Why is the cook tale unfinished?
Geoffrey Chaucer presumably never finished “The Cook’s Tale” and it breaks off after 58 lines, although some scholars argue that Chaucer deliberately left the tale unfinished. … Skeat argued instead that Chaucer intended the tale for the Yeoman, who would presumably be more interested in a tale of country life.
How does Chaucer describe the Summoner?
The attitudes/values that Chaucer gives to the Summoner is that he is dishonest and lecherous. The summoner takes bribes, is ignorant and is a drunk. His gross moral nature is reflected by his vulgar outer appearance. He tries to sound intelligent by using the little Latin he knows frequently.
What is the Reeve job in Canterbury Tales?
The reeve, named Oswald in the text, is the manager of a large estate who reaped incredible profits for his master and himself. He is described in the Tales as skinny and bad-tempered. The Reeve had once been a carpenter, a profession mocked in the previous Miller’s Tale.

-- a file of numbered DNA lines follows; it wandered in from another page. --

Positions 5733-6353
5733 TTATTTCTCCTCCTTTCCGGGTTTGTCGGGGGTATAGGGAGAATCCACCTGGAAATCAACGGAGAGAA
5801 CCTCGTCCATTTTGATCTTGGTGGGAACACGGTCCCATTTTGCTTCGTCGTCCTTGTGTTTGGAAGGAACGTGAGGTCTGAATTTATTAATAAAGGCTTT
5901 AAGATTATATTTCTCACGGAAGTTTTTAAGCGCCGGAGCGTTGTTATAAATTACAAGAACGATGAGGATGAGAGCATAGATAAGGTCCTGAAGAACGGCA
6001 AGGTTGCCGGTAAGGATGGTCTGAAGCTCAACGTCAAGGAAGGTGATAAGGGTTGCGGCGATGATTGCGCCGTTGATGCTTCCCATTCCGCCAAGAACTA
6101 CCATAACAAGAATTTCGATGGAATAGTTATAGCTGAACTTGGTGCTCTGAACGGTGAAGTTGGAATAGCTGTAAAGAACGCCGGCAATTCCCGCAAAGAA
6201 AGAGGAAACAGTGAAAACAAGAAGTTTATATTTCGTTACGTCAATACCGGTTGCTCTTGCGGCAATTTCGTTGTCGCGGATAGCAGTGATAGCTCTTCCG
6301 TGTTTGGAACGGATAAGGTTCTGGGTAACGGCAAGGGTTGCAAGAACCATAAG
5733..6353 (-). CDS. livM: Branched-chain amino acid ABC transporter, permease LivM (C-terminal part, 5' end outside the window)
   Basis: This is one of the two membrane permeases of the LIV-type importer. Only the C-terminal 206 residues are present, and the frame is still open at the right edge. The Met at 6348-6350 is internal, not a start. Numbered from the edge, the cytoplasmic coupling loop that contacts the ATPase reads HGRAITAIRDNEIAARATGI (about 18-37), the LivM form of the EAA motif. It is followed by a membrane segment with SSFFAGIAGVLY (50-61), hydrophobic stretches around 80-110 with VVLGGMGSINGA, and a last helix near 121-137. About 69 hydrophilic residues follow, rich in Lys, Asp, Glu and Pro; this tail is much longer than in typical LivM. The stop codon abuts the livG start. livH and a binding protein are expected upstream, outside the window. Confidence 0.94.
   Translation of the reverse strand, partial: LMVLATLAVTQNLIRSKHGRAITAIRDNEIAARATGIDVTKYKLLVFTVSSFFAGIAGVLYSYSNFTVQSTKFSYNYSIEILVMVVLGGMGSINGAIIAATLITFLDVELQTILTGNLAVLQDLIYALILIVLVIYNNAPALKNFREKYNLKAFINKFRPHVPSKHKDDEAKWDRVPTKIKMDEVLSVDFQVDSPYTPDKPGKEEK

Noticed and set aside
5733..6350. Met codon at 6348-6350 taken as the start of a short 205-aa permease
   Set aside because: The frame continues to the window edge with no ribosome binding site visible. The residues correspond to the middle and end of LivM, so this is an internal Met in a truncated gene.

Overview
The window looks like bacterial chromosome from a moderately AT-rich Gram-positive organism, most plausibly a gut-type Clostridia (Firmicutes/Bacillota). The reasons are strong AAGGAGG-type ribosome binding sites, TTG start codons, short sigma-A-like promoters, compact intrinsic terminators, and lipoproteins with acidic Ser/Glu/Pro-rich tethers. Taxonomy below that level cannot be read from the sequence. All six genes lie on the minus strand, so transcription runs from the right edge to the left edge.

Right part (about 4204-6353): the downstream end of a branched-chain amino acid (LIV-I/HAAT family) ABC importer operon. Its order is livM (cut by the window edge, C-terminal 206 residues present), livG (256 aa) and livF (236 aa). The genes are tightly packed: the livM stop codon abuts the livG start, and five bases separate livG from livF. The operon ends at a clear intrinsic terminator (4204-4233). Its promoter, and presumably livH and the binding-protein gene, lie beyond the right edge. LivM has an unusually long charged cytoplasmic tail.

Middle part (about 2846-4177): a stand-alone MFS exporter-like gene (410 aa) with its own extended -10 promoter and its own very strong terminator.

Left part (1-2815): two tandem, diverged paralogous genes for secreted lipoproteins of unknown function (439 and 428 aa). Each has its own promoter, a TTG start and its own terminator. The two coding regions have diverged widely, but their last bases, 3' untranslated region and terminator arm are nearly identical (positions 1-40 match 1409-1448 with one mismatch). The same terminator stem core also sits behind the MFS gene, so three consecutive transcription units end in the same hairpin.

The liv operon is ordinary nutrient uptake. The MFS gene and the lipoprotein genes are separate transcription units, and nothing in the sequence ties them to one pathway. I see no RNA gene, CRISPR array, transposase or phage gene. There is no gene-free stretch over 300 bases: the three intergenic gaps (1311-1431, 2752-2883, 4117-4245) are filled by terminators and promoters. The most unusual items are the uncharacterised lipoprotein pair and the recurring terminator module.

How do serfs and herdsmen view the Reeve?
They respect and fear him. They know that he is not a man you can fool.
What is a Miller?
A miller is a person who operates a mill, a machine to grind a grain (for example corn or wheat) to make flour. … The materials ground by millers are often foodstuffs and particularly grain.
Who is the Summoner in Canterbury Tales?
The Summoner is another supposedly devout religious figure who is actually a hypocrite. In medieval society, summoners brought people to the ecclesiastical court to confess their sins. He has a disgusting skin disease that makes his face pimpled and scaly.
What does Reeve mean?
(Entry 1 of 3) 1 : a local administrative agent of an Anglo-Saxon king. 2 : a medieval English manor officer responsible chiefly for overseeing the discharge of feudal obligations. 3a : the council president in some Canadian municipalities.
What is a plowman?
1 : a man who guides a plow. 2 : a farm laborer.
Why did the Reeve go on the pilgrimage?
The Canterbury Tales is the story of 29 people who meet at the Tabard Inn on their way to Canterbury to visit a shrine of the martyr, Saint Thomas Becket. During their visit at the inn, the Host suggest they are go to the shrine together and tell tales for a competition.